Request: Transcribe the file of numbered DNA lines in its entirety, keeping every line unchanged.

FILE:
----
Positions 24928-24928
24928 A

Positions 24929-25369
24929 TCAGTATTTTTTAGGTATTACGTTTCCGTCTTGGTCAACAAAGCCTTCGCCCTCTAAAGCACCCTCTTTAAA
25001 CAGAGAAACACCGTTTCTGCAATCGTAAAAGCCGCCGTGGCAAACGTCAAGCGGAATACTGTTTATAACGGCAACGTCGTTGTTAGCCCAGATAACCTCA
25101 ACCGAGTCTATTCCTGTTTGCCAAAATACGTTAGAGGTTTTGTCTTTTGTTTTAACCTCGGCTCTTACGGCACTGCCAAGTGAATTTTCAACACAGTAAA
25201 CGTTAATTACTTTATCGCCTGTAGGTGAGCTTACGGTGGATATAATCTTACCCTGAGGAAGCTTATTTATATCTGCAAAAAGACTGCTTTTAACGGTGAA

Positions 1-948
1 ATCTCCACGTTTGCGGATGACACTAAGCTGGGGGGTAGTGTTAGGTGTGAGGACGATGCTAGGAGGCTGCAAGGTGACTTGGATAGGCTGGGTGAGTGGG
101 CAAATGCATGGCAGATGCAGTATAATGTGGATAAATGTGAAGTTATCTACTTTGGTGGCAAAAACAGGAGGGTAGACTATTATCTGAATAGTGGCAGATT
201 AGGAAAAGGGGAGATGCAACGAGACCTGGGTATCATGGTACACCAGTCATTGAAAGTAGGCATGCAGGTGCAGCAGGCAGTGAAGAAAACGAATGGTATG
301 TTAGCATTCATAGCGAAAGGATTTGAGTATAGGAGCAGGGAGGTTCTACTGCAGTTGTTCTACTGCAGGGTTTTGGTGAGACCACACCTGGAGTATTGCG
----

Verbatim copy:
Positions 24928-24928
24928 A

Positions 24929-25369
24929 TCAGTATTTTTTAGGTATTACGTTTCCGTCTTGGTCAACAAAGCCTTCGCCCTCTAAAGCACCCTCTTTAAA
25001 CAGAGAAACACCGTTTCTGCAATCGTAAAAGCCGCCGTGGCAAACGTCAAGCGGAATACTGTTTATAACGGCAACGTCGTTGTTAGCCCAGATAACCTCA
25101 ACCGAGTCTATTCCTGTTTGCCAAAATACGTTAGAGGTTTTGTCTTTTGTTTTAACCTCGGCTCTTACGGCACTGCCAAGTGAATTTTCAACACAGTAAA
25201 CGTTAATTACTTTATCGCCTGTAGGTGAGCTTACGGTGGATATAATCTTACCCTGAGGAAGCTTATTTATATCTGCAAAAAGACTGCTTTTAACGGTGAA

Positions 1-948
1 ATCTCCACGTTTGCGGATGACACTAAGCTGGGGGGTAGTGTTAGGTGTGAGGACGATGCTAGGAGGCTGCAAGGTGACTTGGATAGGCTGGGTGAGTGGG
101 CAAATGCATGGCAGATGCAGTATAATGTGGATAAATGTGAAGTTATCTACTTTGGTGGCAAAAACAGGAGGGTAGACTATTATCTGAATAGTGGCAGATT
201 AGGAAAAGGGGAGATGCAACGAGACCTGGGTATCATGGTACACCAGTCATTGAAAGTAGGCATGCAGGTGCAGCAGGCAGTGAAGAAAACGAATGGTATG
301 TTAGCATTCATAGCGAAAGGATTTGAGTATAGGAGCAGGGAGGTTCTACTGCAGTTGTTCTACTGCAGGGTTTTGGTGAGACCACACCTGGAGTATTGCG